I'm Dreaming of a Lonely Christmas Just Like the One We Had Last Year
But we’re okay with being alone, and I’ll tell you why. By Richard Armstrong
Photo by cottonbro on Pexels.com
First, here is the back story. Fran married me 51 years ago, and we’ve enjoyed wedded bliss ever since the ‘I Do’s.’ But, of course, there’s more to our story. When her husband fled the wedded scene, Fran had three children under nine years old. I had one daughter to hold onto when my first wife decided other men were better than me. Fran and I had a son two years into our marriage. Do you get the picture?
So, we have five children. We’re a happy family then, and we’re still delighted with our children to this day.
But, this Christmas will be another lonely one for us. We’ll be home in our little house to celebrate our Savior’s birth. And that’s okay. Why is this okay with us? Give them wings and let them fly When I married Fran, I emotionally adopted her three children, and Fran took my daughter in as one of her own. Of course, our son born to us was our biological offspring. Our son joined the other children making our family one cohesive unit. We bonded together with our love for each other.
We had the usually late teenager cry, “When I’m old enough, I’m leaving!” Our response was, “Sure, you can leave when you’re old enough; that’s what we are training you to be able to do.”
We trained our children to make it in the adult work-a-day world. And, they have. Leave the past in the past, but hold the memories close We celebrated the holidays with turkey, gravy, and all the trimmings for years. At times, there were 23 or more of family around our table, Christmas tree all lighted up with piles of gifts for the children under the tree. We laughed, we sang, we read the Christmas story from the book of Luke. We played games past midnight. Oh, what fun we had. That was then, but this is now. Now, we’re old, retired, and happy Most of our adult children have children of their own, and some have grandchildren. Three of our children have moved far away. We told them when they were young that they could live wherever they wanted to live. It’s a big country, move somewhere if you like. And they did. Yet, none of our children have deserted us We know they love and care about us. Each adult child’s phone calls, visits, and text messages always warm our hearts. We are one happy couple.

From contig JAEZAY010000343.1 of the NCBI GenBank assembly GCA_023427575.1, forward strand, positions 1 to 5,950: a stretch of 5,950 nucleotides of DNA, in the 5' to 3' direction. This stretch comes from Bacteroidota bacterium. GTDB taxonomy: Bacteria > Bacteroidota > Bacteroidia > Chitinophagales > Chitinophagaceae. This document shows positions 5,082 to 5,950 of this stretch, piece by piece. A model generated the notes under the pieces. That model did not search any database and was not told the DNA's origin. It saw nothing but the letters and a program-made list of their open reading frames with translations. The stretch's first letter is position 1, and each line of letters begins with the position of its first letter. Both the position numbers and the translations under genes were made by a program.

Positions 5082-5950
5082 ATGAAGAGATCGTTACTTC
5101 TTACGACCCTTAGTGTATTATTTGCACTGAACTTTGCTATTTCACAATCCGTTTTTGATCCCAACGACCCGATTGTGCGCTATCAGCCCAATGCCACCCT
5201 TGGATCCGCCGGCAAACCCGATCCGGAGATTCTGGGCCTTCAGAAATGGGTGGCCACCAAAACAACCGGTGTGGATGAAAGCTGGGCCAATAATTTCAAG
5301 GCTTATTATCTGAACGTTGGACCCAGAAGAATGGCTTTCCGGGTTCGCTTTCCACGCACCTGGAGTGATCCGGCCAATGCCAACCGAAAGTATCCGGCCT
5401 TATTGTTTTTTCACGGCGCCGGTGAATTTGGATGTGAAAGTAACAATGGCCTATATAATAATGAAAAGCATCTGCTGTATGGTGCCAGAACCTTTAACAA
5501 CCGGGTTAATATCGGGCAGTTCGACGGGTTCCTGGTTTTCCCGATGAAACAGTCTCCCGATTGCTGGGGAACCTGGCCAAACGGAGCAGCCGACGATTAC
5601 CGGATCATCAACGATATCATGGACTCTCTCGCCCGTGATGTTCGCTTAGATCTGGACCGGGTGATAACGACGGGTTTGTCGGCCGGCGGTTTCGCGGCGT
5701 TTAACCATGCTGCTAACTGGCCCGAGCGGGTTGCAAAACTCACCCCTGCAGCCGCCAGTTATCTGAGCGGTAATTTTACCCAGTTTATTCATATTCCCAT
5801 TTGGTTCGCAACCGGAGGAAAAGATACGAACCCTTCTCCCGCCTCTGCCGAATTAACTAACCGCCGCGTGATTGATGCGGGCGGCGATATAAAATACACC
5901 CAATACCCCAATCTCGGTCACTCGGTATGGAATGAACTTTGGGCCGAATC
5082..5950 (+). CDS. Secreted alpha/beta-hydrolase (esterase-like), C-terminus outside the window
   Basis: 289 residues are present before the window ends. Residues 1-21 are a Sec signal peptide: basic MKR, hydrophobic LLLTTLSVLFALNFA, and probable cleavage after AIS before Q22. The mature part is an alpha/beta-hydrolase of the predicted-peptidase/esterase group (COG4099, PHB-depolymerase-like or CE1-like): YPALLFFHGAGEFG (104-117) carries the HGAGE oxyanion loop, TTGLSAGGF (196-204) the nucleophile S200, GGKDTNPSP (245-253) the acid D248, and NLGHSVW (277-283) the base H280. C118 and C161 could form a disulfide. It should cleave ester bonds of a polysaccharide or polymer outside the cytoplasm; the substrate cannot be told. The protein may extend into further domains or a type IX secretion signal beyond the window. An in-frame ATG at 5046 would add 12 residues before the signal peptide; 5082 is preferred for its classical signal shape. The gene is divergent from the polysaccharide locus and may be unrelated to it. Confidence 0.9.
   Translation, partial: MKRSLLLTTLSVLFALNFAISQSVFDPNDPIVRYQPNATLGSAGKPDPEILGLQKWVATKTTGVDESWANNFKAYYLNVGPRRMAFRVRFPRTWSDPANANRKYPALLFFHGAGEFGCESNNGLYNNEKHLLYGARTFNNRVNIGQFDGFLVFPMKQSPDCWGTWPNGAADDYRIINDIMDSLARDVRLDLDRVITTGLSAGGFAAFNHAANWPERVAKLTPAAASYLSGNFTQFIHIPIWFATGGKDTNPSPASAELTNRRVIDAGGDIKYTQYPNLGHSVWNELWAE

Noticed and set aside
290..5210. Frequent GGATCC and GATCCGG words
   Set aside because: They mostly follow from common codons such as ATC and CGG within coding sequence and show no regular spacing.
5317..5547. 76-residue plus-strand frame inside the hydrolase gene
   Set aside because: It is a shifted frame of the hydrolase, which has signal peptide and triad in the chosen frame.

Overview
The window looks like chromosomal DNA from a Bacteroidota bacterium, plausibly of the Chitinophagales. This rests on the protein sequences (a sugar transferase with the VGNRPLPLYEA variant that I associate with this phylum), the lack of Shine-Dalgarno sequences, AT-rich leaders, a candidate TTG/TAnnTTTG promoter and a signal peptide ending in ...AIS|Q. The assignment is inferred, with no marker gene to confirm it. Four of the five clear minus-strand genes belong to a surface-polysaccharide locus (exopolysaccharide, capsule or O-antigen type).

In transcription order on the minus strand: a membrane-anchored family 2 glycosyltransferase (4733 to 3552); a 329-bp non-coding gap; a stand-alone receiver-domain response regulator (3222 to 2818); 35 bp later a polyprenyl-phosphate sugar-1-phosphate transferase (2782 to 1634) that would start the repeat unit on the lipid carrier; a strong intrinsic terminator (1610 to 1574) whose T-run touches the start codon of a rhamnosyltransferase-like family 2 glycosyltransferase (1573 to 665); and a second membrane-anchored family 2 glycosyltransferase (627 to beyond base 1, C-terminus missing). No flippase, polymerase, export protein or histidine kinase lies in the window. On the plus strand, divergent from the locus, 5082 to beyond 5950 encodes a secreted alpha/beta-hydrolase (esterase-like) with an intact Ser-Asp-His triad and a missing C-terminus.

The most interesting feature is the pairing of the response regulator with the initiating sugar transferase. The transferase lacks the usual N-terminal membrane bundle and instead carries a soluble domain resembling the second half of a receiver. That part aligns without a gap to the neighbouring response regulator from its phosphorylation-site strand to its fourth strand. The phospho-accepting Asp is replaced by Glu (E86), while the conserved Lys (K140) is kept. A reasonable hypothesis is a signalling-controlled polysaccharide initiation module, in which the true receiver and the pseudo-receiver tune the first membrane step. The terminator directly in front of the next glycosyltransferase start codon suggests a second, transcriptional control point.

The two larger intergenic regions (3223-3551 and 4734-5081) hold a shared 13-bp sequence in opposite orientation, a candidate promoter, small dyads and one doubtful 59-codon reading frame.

Our children have given us a great ride of love, we know they love us and we love them.
Love doesn’t make the world go ‘round. Love is what makes the ride worthwhile. Franklin P. Jones, an American journalist.
Training our children is what we see as our job as parents. Teaching them was essential to us. Our goal for each child through their adolescence and teen years was to become mature adults.
We remember the year we stayed home with our children at ChristmasFor the first few years of our marriage, we always had Christmas dinner at my wife’s parents on the farm. But, a time came to be alone with our children in our own house. Now, the time has arrived again for us. Yes, this Christmas, we will be alone in our little house by the side of the road, but happy knowing our children are the mature adults we trained them to be. We gave our children the wings to fly and they did. For that, we are grateful. Isn’t this what you want for your adult children? Merry Christmas.